Although he is able to pass within society as a civilized individual, he prefers to "strip off the thin veneer of civilization," as Burroughs often puts it. His preferred dress is a knife and a loincloth of animal hide; his preferred abode is any convenient tree branch when he desires to sleep, and his favored food is raw meat, killed by himself; even better if he is able to bury it a week so that putrefaction has had a chance to tenderize it a bit.
Tarzan's primitivist philosophy was absorbed by countless fans, including environmentalist Jane Goodall, who describes the Tarzan series as having a major influence on her childhood. She states that she felt she would be a much better spouse for Tarzan than his fictional wife, Jane, and that when she first began to live among and study the chimpanzees she was fulfilling her childhood dream of living among the great apes, just as Tarzan did.
Even though the copyright on Tarzan of the Apes has expired in the United States and other countries, the name Tarzan is claimed as a trademark of Edgar Rice Burroughs, Inc.
The Internet Movie Database lists 89 movies with Tarzan in the title between 1918 and 2008. The first Tarzan movies were silent pictures adapted from the original Tarzan novels, which appeared within a few years of the character's creation. The first actor to portray the adult Tarzan was Elmo Lincoln in 1918's Tarzan Of The Apes. With the advent of talking pictures, a popular Tarzan movie franchise was developed, which lasted from the 1930s through the 1960s. Starting with Tarzan the Ape Man in 1932 through twelve films until 1948, the franchise starred by best known and most popular Tarzan, former Olympic swimmer Johnny Weissmuller.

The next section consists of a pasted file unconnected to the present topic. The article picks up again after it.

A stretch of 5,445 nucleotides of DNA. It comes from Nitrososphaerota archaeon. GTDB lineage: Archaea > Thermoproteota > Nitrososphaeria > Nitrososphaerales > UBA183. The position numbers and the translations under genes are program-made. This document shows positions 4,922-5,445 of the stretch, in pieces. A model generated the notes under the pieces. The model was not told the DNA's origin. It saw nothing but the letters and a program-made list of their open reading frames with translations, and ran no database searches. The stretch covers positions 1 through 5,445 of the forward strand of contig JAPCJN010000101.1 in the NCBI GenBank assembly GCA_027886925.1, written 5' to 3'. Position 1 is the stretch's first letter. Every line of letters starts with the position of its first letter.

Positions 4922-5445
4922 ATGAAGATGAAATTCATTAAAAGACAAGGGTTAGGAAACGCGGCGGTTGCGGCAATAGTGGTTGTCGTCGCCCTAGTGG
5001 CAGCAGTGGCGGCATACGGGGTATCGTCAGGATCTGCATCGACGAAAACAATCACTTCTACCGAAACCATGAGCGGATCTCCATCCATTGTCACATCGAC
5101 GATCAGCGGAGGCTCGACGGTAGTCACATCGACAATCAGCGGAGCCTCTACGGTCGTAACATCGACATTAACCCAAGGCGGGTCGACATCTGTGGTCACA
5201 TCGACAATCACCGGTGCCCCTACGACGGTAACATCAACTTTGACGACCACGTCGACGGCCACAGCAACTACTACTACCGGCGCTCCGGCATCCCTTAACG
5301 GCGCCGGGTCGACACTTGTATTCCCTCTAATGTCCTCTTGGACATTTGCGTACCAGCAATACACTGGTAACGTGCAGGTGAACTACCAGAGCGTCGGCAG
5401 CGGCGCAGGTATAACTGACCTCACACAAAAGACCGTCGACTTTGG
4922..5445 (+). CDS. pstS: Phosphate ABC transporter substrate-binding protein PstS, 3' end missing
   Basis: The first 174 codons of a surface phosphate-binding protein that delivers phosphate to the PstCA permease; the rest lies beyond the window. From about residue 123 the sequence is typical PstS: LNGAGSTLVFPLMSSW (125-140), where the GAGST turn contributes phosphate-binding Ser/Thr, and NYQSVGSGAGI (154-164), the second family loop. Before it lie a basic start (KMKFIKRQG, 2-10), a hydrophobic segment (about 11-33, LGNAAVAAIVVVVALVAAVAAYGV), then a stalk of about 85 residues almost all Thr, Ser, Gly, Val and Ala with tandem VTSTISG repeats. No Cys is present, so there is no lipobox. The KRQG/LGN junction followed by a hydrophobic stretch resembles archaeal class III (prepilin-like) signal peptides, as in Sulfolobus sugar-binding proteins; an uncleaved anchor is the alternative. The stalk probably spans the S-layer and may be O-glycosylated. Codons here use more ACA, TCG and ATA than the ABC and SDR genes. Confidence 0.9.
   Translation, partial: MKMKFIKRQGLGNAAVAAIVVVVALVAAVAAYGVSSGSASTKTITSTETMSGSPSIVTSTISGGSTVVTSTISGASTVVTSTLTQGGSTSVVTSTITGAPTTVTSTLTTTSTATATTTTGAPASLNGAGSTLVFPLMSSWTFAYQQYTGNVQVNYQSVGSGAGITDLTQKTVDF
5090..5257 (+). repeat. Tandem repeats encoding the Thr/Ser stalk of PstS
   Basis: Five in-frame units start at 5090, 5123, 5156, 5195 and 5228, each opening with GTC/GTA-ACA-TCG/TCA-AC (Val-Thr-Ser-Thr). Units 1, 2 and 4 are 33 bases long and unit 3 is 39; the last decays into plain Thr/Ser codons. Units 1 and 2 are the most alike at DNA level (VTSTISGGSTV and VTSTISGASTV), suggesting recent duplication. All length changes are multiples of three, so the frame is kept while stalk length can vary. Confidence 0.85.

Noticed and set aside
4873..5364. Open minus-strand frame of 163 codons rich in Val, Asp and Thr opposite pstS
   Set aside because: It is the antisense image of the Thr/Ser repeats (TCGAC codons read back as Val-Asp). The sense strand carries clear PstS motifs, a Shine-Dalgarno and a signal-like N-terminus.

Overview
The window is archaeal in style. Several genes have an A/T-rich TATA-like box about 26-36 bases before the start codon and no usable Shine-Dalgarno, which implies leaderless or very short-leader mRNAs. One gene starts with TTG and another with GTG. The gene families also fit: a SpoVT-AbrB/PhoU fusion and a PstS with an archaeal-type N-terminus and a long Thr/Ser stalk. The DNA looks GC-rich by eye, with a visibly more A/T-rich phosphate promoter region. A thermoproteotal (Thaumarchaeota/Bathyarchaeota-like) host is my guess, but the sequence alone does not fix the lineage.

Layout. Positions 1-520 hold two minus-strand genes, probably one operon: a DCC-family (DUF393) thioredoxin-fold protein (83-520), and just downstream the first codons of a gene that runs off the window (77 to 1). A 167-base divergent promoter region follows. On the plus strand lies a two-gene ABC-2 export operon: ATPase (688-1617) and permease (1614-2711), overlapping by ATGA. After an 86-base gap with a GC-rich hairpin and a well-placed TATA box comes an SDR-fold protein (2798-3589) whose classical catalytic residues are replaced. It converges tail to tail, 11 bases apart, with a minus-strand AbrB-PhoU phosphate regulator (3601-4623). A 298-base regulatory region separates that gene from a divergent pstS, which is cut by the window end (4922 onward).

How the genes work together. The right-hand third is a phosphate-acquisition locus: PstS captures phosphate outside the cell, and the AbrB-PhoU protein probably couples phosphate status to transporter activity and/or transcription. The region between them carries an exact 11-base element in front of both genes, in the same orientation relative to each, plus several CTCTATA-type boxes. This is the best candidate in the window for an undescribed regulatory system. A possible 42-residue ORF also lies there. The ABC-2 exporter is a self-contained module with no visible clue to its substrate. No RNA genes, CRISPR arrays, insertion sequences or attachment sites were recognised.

There were also several serials and features that competed with the main franchise.
Tarzan films from the 1930s on often featured Tarzan's chimpanzee companion Cheeta, his friend Jane (not usually given a last name), and an adopted son, usually known only as "Boy." Films from 1959 on dropped the character of Jane and portrayed Tarzan as a lone adventurer.
A TV Tarzan series starring Ron Ely ran on NBC from 1966 to 1968. An animated series, Tarzan, Lord of the Jungle, aired from 1976 to 1977, followed by many other such series.Tarzan of the Apes was adapted in newspaper strip form, in early 1929.
Visit your local library for resources about Tarzan.
Books of Edgar Rice Burroughs on Worldcat.
Tarzan (the character) books on Worldcat.
Tarzan (the character) movies on Worldcat (DVDs)
Tarzan books on Project Gutenberg.
Tarzan Forever: The Life of Edgar Rice Burroughs, Creator of Tarzan
John Taliaferro, (1999).
A late-blooming Burroughs in 1912 threw a science-fiction story over the transom of a pulp fiction magazine. The editor bought it and asked him for a second story: it was Tarzan of the Apes Taliaferro’s lively biography explores how initially Burroughs’ latent imagination found outlets other than literary. War grabbed him, and he tried to join the colors three times.The fallow years, in Taliaferro’s judgment, were not blank failures, as Burroughs’ jobs of railroad guard, salesman, and advice columnist for a business magazine would indicate. Excerpt of review by Gilbert Taylor first published March 1, 1999 (Booklist).
1. Article illustration: First appearance of Tarzan in The All-Story, October, 1912. Right, first Canadian edition by McClelland, Goodchild, and Stewart, Toronto, 1914.
Date: October 1912
Source:Transferred from en.wikipedia to Commons by User:Hyju.
Clinton Pettee and Fred J Arting
2. Movie poster: Tarzan the Fearless, as depicted by Buster Crabbe.